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  Books for linear operator and spectral theory

+ 5 like - 0 dislike

I need some books to learn the basis of linear operator theory and the spectral theory with, if it's possible, physics application to quantum mechanics. Can somebody help me?

This post imported from StackExchange Physics at 2014-05-04 14:07 (UCT), posted by SE-user Andrea Amoretti
asked Nov 11, 2010 in Resources and References by Andrea Amoretti (50 points) [ no revision ]
retagged May 4, 2014

3 Answers

+ 6 like - 0 dislike

There are literally hundreds of introductory books on linear operators and their use in quantum mechanics. Finding the right one for you can be tricky. Let me recommend two that have been successful enough to be republished as Dover paperbacks. They're both by Thomas F. Jordan and are specifically oriented towards quantum mechanics applications. The most elementary one (perhaps too elementary) is,

"Quantum Mechanics in Simple Matrix Form" (1986) Dover (2005) ISBN 0-486-44530-5

The other one, significantly more sophisticated, but still very accessible is,

"Linear Operators for Quantum Mechanics" (1997) Dover (2006) ISBN 0-486-45329-4

This post imported from StackExchange Physics at 2014-05-04 14:07 (UCT), posted by SE-user Gordon N. Fleming
answered Nov 11, 2010 by Gordon N. Fleming (0 points) [ no revision ]
+ 5 like - 0 dislike

I think a good, and classic, reference for your case is the following,

The very last chapter of Kreyszig deals with Quantum Mechanics.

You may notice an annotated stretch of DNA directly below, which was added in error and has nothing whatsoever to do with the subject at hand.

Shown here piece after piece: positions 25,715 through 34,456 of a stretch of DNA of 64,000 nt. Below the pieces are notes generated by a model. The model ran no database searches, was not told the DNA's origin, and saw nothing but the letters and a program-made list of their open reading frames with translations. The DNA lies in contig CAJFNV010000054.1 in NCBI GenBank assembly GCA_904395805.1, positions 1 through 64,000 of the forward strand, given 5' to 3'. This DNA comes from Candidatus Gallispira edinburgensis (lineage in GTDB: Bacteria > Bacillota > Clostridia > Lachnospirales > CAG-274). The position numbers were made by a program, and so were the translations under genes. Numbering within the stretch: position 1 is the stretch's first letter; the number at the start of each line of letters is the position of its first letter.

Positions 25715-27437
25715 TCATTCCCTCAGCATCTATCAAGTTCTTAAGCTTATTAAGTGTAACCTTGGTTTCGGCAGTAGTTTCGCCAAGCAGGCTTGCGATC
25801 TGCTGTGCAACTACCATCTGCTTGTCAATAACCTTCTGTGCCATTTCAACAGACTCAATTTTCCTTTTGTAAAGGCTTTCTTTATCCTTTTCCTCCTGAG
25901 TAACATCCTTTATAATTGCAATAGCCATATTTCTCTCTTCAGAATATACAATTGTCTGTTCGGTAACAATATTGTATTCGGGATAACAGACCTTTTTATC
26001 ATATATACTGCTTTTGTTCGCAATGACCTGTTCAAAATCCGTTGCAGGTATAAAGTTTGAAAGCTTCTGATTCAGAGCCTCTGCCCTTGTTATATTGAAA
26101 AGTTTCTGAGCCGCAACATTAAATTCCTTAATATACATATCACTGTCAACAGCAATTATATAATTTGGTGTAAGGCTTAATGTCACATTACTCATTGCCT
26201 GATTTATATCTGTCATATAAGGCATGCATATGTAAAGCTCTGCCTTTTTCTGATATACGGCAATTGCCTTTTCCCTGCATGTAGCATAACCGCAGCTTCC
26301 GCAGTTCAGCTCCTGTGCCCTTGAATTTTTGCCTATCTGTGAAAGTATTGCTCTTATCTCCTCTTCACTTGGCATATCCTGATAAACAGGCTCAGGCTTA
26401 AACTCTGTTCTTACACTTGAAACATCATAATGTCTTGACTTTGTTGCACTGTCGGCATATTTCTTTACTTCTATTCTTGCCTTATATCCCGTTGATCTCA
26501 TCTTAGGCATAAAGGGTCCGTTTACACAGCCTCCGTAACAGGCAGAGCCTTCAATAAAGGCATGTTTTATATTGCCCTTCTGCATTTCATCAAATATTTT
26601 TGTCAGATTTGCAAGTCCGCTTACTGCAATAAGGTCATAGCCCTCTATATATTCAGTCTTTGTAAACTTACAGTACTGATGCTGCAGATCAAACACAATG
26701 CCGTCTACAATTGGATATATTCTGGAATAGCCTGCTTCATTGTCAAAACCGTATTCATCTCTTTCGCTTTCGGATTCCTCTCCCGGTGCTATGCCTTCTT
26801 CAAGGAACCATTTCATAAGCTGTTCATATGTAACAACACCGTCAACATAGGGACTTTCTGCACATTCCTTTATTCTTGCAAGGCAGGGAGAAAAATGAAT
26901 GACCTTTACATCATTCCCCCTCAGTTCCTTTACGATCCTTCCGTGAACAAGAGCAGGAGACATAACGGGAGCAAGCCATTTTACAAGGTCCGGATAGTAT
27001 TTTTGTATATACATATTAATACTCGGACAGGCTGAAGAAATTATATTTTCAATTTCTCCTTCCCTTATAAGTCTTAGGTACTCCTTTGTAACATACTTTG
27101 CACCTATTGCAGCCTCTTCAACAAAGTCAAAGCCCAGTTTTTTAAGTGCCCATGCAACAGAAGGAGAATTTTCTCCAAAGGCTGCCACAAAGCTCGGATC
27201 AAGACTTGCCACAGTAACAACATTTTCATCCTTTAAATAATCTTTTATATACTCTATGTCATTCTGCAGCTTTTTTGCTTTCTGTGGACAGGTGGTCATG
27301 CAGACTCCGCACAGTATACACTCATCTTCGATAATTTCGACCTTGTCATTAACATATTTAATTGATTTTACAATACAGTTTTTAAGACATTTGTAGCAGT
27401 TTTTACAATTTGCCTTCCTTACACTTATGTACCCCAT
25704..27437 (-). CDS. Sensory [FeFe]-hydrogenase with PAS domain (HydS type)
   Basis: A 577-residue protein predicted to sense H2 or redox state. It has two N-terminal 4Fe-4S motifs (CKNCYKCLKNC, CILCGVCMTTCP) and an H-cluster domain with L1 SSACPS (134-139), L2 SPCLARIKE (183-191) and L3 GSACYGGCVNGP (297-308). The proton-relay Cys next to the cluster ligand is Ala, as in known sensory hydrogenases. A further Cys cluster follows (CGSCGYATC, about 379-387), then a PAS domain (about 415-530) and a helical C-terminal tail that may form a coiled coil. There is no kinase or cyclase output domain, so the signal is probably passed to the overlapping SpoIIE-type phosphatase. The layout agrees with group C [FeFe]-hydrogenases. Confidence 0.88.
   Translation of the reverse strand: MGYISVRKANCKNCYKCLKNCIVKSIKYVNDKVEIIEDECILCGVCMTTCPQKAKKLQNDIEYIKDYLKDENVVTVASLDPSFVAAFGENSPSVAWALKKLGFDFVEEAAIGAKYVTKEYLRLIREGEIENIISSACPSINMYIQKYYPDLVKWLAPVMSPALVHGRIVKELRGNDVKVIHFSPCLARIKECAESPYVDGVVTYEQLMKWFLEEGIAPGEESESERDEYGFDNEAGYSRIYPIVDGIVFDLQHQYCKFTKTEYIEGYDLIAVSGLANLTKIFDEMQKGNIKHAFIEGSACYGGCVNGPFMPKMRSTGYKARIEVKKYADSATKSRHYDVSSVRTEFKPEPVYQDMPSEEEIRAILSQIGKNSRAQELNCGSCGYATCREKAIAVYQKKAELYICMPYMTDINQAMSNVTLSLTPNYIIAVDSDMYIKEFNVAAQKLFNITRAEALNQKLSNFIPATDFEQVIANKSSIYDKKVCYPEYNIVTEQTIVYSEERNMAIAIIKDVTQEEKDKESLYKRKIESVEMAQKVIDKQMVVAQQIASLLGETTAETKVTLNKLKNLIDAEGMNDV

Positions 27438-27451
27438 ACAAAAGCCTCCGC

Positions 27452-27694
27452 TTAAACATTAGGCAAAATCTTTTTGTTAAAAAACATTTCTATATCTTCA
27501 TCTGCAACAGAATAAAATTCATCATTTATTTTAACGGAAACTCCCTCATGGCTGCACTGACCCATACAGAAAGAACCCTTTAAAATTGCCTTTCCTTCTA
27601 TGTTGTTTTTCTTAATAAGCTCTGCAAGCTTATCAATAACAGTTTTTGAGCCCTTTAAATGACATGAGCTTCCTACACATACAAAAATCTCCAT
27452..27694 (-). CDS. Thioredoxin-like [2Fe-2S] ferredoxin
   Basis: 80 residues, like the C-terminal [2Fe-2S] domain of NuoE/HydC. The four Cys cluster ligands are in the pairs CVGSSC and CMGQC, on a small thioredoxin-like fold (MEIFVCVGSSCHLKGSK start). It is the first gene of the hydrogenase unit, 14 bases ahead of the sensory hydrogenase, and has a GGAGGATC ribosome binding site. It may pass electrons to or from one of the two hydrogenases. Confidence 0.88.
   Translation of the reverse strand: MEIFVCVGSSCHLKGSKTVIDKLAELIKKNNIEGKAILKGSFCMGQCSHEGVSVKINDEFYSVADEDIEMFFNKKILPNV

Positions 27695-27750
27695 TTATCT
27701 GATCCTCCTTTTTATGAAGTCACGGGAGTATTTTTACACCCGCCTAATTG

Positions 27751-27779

And, once you've learned how to "translate" the language of Functional Analysis into that of Quantum Mechanics, you can go to more advanced texts in specific topics.

This post imported from StackExchange Physics at 2014-05-04 14:07 (UCT), posted by SE-user Daniel
answered Nov 11, 2010 by Daniel (735 points) [ no revision ]
Thank you for the rapid answer. Tomorrow I'll search this book and I'll try it

This post imported from StackExchange Physics at 2014-05-04 14:07 (UCT), posted by SE-user Andrea Amoretti
+ 4 like - 0 dislike

For a fast and useful introduction, you can read the second chapter of the book

"Quantum Mechanics, Vol. I", by Claude Cohen-Tannoudji et al.

You will find here almost all you need to study quantum physics.

For a deeper treatment, you can try,

"Functional Analysis. Volume I.", by Reed & Simon. This is the first volume of the collection Methods of Modern Mathematical Physics.

This post imported from StackExchange Physics at 2014-05-04 14:07 (UCT), posted by SE-user asanlua
answered Nov 12, 2010 by asanlua (40 points) [ no revision ]

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